as Identity, by Esther Benbassa
by 7 March 2007)
This book shows brilliantly how in the Jewish world, since its Biblical foundations, suffering, its representation and its ritualization has shaped the history of a people and of a religion over the centuries, and even more how it has shaped the perception that this people and religion have had of their history. In the Ancient times and during the Middle Ages, suffering and its memory were at the same time accepted and neutralized through their liturgization. One suffered through and for God. And liturgization finally opened up to hope, a hope borne by a messianic expectation. The nineteenth century, a century of secularization and acculturation, gave birth to what has been called a Jewish "lachrymose" historiography, a development that has become more and more evident and dominant after the Holocaust. The construction of such a historiography could compensate for the move away from Judaism and its traditions as a consequence of the social integration and of the legal emancipation of the Jews. It offered a substitute of identity to those who had no longer religion. Hence, the whole history of the Jews became a "valley of tears".
Following this historical course up to its latest metamorphoses, Esther Benbassa examines the theological, historical and political discourses produced about the Holocaust in the twentieth century. Her work analyses the indissoluble bond tied between the Holocaust and the creation and the existence of the State of Israel and its recent transformation into a civil religion, within the reach of everyone. The "duty of memory" and the proclamation of the uniqueness of the genocide have mitigated for many Jews the loss of tradition. All over the world, a Judaism of the "Holocaust and Redemption" has established its own rites, ceremonies, practices, and those temples that are the museums of the Holocaust. Redemption is embodied by the State of Israel, and every time the existence of this State seems to be threatened, the memory of the genocide re-appears.
The paradigm of Jewish suffering has become the reference in our societies of many other claims of identity and memory, implicitly or explicitly. Beyond the Jewish case, Esther Benbassa's book offers a new understanding of these recent developments. Descendants of slaves and/or colonized people, sons or grandsons of immigrants facing social, racial or cultural discriminations, stigmatized or marginalized minorities, many are the groups that construct their present identity on the past of suffering of their ancestors, expressing in their turn a strong demand for a "duty of memory".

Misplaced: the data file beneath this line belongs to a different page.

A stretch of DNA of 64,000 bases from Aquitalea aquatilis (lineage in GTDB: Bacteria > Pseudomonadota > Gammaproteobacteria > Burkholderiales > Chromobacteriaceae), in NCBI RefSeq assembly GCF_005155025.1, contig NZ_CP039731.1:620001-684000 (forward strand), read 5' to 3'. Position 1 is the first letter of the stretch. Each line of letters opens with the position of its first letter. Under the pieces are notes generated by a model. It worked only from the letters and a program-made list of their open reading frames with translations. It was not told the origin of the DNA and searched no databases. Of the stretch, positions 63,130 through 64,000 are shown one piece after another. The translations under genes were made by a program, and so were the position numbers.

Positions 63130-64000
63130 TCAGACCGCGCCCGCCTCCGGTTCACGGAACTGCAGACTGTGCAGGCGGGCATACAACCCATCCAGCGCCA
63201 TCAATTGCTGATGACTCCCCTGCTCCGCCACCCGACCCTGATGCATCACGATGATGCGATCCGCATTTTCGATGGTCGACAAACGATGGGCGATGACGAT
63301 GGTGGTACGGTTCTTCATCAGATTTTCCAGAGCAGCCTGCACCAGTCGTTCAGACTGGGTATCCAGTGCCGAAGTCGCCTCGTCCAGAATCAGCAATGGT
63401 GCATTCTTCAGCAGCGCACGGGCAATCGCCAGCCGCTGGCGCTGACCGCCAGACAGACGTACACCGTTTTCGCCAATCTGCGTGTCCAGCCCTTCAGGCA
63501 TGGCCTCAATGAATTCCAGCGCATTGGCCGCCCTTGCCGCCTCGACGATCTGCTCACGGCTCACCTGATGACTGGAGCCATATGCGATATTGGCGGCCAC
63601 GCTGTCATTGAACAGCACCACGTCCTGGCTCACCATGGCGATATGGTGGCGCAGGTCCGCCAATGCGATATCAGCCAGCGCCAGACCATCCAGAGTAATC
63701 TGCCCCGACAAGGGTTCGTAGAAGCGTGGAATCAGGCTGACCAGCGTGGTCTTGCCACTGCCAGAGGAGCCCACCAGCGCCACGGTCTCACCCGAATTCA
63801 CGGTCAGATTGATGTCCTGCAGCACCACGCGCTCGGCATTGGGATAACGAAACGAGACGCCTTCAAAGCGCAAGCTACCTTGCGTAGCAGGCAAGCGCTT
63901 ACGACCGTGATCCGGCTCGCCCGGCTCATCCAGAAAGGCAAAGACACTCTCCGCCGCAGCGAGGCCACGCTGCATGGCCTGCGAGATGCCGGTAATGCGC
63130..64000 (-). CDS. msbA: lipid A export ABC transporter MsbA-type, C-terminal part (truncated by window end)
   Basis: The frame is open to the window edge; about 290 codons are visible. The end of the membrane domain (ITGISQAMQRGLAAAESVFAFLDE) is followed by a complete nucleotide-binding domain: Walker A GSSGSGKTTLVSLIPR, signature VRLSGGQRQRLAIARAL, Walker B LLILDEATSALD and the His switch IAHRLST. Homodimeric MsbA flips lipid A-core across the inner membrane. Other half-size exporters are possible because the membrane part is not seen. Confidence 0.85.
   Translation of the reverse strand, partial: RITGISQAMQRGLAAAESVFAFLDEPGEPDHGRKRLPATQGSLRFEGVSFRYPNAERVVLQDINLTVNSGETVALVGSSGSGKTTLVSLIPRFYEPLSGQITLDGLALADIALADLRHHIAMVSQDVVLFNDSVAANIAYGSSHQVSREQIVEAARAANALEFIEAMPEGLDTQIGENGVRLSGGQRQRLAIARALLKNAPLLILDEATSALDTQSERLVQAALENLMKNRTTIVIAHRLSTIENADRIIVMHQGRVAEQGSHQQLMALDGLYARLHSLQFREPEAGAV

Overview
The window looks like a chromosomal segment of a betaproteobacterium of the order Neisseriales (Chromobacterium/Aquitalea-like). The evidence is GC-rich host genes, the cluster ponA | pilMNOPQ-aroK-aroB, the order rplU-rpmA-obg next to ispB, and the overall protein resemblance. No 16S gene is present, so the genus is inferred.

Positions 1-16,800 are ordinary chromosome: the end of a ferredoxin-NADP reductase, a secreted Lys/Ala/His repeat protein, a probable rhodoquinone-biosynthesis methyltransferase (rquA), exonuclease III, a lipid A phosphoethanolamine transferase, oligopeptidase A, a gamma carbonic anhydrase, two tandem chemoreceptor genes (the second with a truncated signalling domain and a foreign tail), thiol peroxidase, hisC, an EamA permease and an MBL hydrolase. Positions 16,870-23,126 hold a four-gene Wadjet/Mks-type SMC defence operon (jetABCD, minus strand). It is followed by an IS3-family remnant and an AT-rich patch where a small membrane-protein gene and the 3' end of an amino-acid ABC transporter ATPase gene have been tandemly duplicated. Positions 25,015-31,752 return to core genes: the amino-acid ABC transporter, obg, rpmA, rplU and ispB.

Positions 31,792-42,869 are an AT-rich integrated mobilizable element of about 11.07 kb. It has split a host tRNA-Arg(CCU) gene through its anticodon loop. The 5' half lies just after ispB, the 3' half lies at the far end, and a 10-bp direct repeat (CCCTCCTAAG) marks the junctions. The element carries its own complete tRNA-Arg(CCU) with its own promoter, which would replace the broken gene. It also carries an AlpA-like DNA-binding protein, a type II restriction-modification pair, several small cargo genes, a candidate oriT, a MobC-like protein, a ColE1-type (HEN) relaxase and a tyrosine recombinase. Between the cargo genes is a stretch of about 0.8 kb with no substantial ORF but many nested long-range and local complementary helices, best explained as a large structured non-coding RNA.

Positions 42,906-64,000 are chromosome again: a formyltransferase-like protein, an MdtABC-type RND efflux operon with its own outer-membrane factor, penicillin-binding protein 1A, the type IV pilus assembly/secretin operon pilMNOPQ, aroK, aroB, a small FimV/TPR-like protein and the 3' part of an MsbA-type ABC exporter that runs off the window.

For the first time, the crucial issue of suffering as the cornerstone of identity is treated by the author in historical and comparative perspectives with Christianity and Islam. Esther Benbassa argues for a right to oblivion that would not be amnesia but would commit to a plural and shared history the legacy of our multiple pasts of suffering. Does this choice, however, remain possible in societies that make well-being and happiness their supreme values, and where suffering makes the difference and usually grants some kind of recognition, even if it is generally essentially symbolic and does not open to a constructive future?
Praise for Suffering as Identity
Uniqueness, universality… This daring research, both philosophical and historical, about the ritualization of human suffering begins at this generally ignored intersection… Can one recover from the past? Do the duties of memory inevitably lead to the terminus of tears? The cycles of repentance - to the confusion of a competition of victims? […] Esther Benbassa tells us that the triumph of mourning hinders the breath of life. How could one disagree? In here probably lies the most precious part of her argument. (Régis Debray, Le Nouvel Observateur)
[This book] has the outstanding merit of engaging with a burning question of our time openly. It enhances the historical approach against the abuses of particular and particularistic memories. (L'Histoire)
How, when at last freed from our past of victims, will we finally be able to approach our identity in a different way, and to rebuild it so as to become the actors of our own history? Esther Benbassa does not give ready-made answers to this question, but she opens the debate magnificently. (Pierre Tanguy, Ouest-France)
Esther Benbassa asks for the right to life, for the right to hope and for the right to forgetting without amnesia, which is probably not the least message of a book written by a warm-hearted woman. (Emmanuelle Rives, L'Humanité).
Esther Benbassa is Professor of Modern Jewish History at the Ecole Pratique des Hautes Etudes (Sorbonne, Paris) and a public intellectual. She is the author of many books translated into a dozen languages. She received in 2007 the Françoise Seligmann Award against Racism, Injustice and Intolerance.